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Keeping Coya's going: Moline woman opens Mexican cafe in honor of her mother

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Inside the bright blue Mexican cafe and underneath the pink “Order here” sign, a black-and-white photo might catch one's eye.

It shows there’s a history behind this cafe, which opened last month on 4th Avenue in Moline.

The photo, which is labeled Veracruz, Mexico, shows a restaurant with the same name — the original Coya’s — and a woman, who went by Coya, standing in front of the eatery. To the left of the woman, if one squints a little, a baby is visible.

“And that’s me,” says Blanca Moran, pointing to the photo.

Moran, 43, keeps the photo near the front counter to remember her mother, Cordelia "Coya" Limon Alor, and remember why she opened this cafe.

When the small building at 4320 4th Ave, Moline, became available, owner Nirmal Singh thought of Moran.

“He knew me and how I cooked,” Moran, who owns a Moline-based tax services business, said. “At first, I told him no. I didn’t want to do a restaurant. I thought, ‘That’s my past.’”

Singh, who also owns the neighboring JNJ Food & Liquor, said he knew a restaurant by Moran would be a “good fit” for the vacant spot. So, he kept calling her.

Before saying “no” again, Moran thought about her mother. She thought about her mother having to give up her restaurants, including Coya’s, when the family moved from Mexico to Moline in 1979 because her father got a job at Deere and Co. Moran was 3 years old at the time.

Moran’s mother, who later was a single parent, worked in kitchens at area Mexican eateries and the money she earned went toward putting her two kids through college. Her mom also teamed up with her cousin, Angel Moran, to open a tiny restaurant on 4th Avenue in 1993. They called it Jalapeño’s, making it the first in the popular Quad-City franchise.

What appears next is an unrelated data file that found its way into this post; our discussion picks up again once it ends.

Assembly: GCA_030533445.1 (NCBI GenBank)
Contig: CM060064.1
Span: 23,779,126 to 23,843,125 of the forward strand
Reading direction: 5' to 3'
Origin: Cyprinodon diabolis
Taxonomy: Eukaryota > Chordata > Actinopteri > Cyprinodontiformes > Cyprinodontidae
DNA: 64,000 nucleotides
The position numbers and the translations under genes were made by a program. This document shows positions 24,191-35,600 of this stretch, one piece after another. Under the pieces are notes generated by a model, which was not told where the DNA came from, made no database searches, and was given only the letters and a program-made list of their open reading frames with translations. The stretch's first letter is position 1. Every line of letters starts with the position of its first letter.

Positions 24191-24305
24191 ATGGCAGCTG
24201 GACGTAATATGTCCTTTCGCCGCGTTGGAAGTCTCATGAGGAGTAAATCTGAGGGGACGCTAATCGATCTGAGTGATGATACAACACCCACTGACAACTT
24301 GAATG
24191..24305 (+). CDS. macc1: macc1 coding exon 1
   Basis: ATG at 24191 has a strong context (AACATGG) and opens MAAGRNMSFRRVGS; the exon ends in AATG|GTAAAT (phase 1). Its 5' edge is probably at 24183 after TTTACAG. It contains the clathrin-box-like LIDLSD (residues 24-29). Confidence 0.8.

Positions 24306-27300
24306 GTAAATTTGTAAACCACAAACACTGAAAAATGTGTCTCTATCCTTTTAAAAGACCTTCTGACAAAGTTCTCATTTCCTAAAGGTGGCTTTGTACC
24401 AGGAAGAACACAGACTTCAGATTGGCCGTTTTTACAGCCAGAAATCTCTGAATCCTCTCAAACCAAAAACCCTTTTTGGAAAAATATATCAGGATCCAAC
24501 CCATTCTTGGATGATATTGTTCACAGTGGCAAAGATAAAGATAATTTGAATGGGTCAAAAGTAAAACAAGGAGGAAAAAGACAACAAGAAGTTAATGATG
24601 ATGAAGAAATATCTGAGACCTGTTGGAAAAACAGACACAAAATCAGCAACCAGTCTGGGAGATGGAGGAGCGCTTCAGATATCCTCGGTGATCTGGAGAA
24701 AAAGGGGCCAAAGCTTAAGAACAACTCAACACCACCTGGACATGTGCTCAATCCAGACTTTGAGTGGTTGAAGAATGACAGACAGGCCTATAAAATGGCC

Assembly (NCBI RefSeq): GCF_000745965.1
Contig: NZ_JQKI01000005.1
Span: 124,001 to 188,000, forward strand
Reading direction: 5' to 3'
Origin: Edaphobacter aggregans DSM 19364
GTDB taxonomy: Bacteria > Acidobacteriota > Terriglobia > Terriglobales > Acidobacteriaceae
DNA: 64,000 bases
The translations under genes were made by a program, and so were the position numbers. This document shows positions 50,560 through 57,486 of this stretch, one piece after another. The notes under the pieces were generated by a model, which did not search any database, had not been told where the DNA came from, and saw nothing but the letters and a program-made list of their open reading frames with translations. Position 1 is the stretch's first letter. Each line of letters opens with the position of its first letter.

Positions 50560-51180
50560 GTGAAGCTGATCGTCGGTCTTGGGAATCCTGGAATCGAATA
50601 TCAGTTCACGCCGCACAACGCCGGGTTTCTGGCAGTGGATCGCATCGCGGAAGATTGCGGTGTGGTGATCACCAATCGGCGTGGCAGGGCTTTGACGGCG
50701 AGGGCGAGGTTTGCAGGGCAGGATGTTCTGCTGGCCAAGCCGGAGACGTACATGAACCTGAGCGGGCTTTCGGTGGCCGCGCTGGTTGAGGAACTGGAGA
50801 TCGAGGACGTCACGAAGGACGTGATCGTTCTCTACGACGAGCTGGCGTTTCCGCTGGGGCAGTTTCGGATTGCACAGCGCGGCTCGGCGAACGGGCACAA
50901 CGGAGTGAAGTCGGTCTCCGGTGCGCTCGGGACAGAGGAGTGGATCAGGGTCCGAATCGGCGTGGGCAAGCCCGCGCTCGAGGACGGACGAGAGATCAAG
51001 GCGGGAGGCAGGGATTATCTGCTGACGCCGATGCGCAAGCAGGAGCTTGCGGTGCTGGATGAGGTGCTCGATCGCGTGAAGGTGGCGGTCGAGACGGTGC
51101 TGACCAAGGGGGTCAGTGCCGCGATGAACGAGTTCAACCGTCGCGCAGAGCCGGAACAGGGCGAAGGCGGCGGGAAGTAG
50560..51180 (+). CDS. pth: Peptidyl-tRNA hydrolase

“My mom did everything for me,” Moran said. “I’ve been a single mom, too, and it’s hard. My mom never complained. She always found a way to provide for us.”

Moran decided she wanted to honor her mother, who passed away two years ago, by opening an authentic Mexican-style cafe and naming it after her.

“I didn’t want to name it after a pepper or a place in Mexico,” she said. “I wanted the name to have meaning.”

She opened Coya’s Cafe on Jan. 20 at — here’s the kicker — the same spot as the original Jalapeño’s, where her mother had served customers 25 years year earlier.

Moran says her cafe is a not just another Mexican restaurant.

“It’s a different concept,” she said. “You’re not just going to get hard shelled tacos and enchiladas. It’s more authentic and there are more options.”

Her menu offers a selection of “street food” and Mexican-style breakfast and coffees that she often sees being sold at stands and markets during her yearly visits to Mexico.

In the morning, Coya’s offers fresh-squeezed orange juice and smoothies and coffee brewed with beans from Chiapas, Mexico.

Food options include chilaquiles, breakfast burritos and tortas (as well as burritos and tortas for lunch and dinner), homemade soups, Mexi-yogurt, corn or flour quesadillas, and, yes, tacos. There also are freshly-made pieces of flan and cake and bowls of pudding for dessert.

“It’s more like what your grandmother in Mexico would cook for you,” she said.

Coya’s Cafe, which is decorated with items she picked up on a recent trip to Mexico, is modeled after fonditas, which are cozy, family-run diners or cafes, common in Moran’s hometown of Puebla.

“I wanted to bring a taste of Mexico here,” she said. “It’s not a big restaurant. It’s meant to be homey.”

The cafe, which has a capacity for 40 people and is less than 1,000 square feet, certainly has the feel of family.

Her husband, Alvaro, helped remodel the building, which hadn’t served as a restaurant in 15 years.

Moran’s 11-year-old son, Pablo, helped created a list of Mexican frappes, or iced coffees, with flavors such as cajeta, the Spanish word for caramel, and bombon, the Spanish word for marshmallow. There’s also a frappe made with Gansitos, the Mexican snack cake similar to a Twinkie.

On a recent morning, her daughter Daisy, who is 21, stopped by for breakfast before heading back to school at University of Illinois.

And then, there’s Moran, who says she is trying to follow in her mother’s footsteps. You could also count the steps of her grandmother, who owned a restaurant in Mexico called Las Tres María’s. Many of Moran’s recipes are passed down from both of them.

“My mom taught me everything I know about cooking,” she said. “Her thing wasn’t so much making money. It made her happy when people liked her food.”

As it turns out, that’s what makes Moran happy, too.

“People have come here because they know my mom and myself,” she said. “And they notice I’m selling things that they can’t find anywhere else.”

After nearly a month in business, Moran is glad she listened to her mother, for all those years, when she said, "Never give up." 

“I always tell my kids that, too. Anything you want in life, just go for it,” she said. “If I tell them that, I should do that, too.”


Amanda Hancock is a reporter covering food, arts and entertainment in the Quad-Cities (and beyond).